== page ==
• Alejandro Angelico

    Great post, and good experiment as well.

    I think the keywords in domain will always work, mostly because it makes perfect sense.

    If you are looking for “magnolias flowers” and there is a domain named “”, what do you think is more likely this site is about?

    The other issue is, A LOT of users writes the domain name in the Google toolbar instead of in the address bar. I’ve seen this with most of my clients when they want to show you a site. They don’t use bookmars, they don’t use history, they just search for the domain name. So, if Google wants to show pertinent results, they have to show the domain wich uses this terms…

  • IMS

    I say yes it does work. I can’t see how the search engines can discontinue the bonus of having an exact match domain name. If someone searches for “company name”, to provide a good “user experience” the result should show in my opinion.

  • Domain Superstar


    Unfortunately, your entire comment is incorrect. Irregardless of whatever “sources” you mention but neglect to cite I would challenge you to just go ahead and give it a try.

    Buy some exact match keyword .com domain names and then give them a couple of weeks and you will likely see them ranking on page 1 for their target keyword.

    This only makes perfect sense if you think about it. If you are looking for “vitamins” then what domain could potentially sound more relevant than “”? “cars” -> “”, “insurance” -> “”. To say that this is not true is to neglect the mounds of data surrounding type in traffic (i.e. most Internet users think that the best place to find “cars” is to type directly in “” into their URL bar.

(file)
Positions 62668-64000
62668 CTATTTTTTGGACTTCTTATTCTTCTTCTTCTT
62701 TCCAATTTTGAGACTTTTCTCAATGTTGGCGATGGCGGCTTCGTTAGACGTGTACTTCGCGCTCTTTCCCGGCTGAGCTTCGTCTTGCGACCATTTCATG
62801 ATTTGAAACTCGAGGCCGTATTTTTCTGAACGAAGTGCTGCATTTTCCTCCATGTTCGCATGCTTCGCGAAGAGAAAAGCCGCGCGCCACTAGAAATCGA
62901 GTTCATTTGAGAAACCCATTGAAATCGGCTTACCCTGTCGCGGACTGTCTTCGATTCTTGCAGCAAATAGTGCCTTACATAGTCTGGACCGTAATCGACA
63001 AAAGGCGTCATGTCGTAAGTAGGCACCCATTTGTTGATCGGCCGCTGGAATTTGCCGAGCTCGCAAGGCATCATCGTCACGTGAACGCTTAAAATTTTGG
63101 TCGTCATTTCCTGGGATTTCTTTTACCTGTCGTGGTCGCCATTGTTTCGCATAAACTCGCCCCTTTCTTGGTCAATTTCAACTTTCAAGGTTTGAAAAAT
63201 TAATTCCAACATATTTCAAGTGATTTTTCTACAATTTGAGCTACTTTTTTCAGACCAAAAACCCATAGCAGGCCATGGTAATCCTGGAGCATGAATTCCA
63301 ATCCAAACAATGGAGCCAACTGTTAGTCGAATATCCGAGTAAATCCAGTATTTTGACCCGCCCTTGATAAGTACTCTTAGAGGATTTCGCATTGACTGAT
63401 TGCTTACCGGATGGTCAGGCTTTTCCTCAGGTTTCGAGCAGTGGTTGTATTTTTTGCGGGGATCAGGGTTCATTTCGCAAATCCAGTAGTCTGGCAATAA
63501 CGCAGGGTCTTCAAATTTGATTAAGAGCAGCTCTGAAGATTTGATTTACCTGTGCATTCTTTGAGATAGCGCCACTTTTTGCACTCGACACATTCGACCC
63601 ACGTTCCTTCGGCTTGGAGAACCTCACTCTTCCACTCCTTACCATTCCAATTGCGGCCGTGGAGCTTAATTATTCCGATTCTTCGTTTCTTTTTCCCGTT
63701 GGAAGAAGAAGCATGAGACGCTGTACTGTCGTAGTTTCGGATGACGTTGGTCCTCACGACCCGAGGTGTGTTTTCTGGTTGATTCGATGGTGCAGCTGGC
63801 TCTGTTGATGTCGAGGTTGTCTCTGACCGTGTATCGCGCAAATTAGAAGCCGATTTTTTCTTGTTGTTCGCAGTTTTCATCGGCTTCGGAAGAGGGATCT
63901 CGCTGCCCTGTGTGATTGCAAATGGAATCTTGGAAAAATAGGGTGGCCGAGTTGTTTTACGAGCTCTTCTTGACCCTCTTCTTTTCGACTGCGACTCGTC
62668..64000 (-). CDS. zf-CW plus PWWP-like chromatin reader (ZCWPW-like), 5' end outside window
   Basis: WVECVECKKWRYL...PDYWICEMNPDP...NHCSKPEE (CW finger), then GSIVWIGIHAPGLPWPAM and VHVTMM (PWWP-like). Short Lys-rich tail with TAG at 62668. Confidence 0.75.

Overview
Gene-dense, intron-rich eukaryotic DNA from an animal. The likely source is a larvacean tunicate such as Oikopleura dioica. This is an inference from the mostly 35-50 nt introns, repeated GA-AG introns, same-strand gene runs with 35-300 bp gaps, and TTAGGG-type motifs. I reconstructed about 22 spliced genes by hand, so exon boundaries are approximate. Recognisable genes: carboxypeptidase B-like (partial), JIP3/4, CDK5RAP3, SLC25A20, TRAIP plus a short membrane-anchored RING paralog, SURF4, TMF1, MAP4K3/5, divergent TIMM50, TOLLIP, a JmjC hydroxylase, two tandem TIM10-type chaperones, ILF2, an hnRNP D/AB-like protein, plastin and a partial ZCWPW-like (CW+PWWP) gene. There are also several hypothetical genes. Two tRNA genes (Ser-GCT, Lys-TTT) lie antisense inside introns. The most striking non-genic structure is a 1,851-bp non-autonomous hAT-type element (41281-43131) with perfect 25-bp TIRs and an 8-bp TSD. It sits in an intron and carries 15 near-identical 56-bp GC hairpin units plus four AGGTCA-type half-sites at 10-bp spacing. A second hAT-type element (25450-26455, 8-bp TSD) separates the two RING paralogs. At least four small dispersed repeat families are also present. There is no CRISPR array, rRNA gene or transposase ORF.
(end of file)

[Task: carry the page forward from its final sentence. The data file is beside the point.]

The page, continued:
If a search engine’s goal is to really give the user what they want then it only makes sense to show the exact match keyword .com domain name on the first page (i.e. because so many people will in fact even directly navigate to that URL site unseen expecting the site to be what they want).

  • Hyder Ali

    Great Article, Ann

    You have written exactly the same thing for which i’ve got ranking. My site name is and i’m coming on top 10 for the keyword web designing india which is my domain keyword. But as you say you didn’t have backlinks and then also you are coming on top but that doesn’t happen with me. Actually i’ve build backlinks and to do all off page optimization works after that only my result came.

    So I don’t know why google favours with your keyword but not mine.

  • Matt Leonard

    Good article, Ann.

    Related experiment:

    My .net url for my name ranks #1, ahead of the .com. Now, considering I’m a SEO, and he’s a psychic, that should probably be the case (and he shoulda seen it coming). Before the site had any links, it did not make it to Page 1 based on name strength (keeping in mind it’s a .net, reinforcing your point). The amount of work it took it make it #1 overall, however, was far less because the url still had mattleonard in it.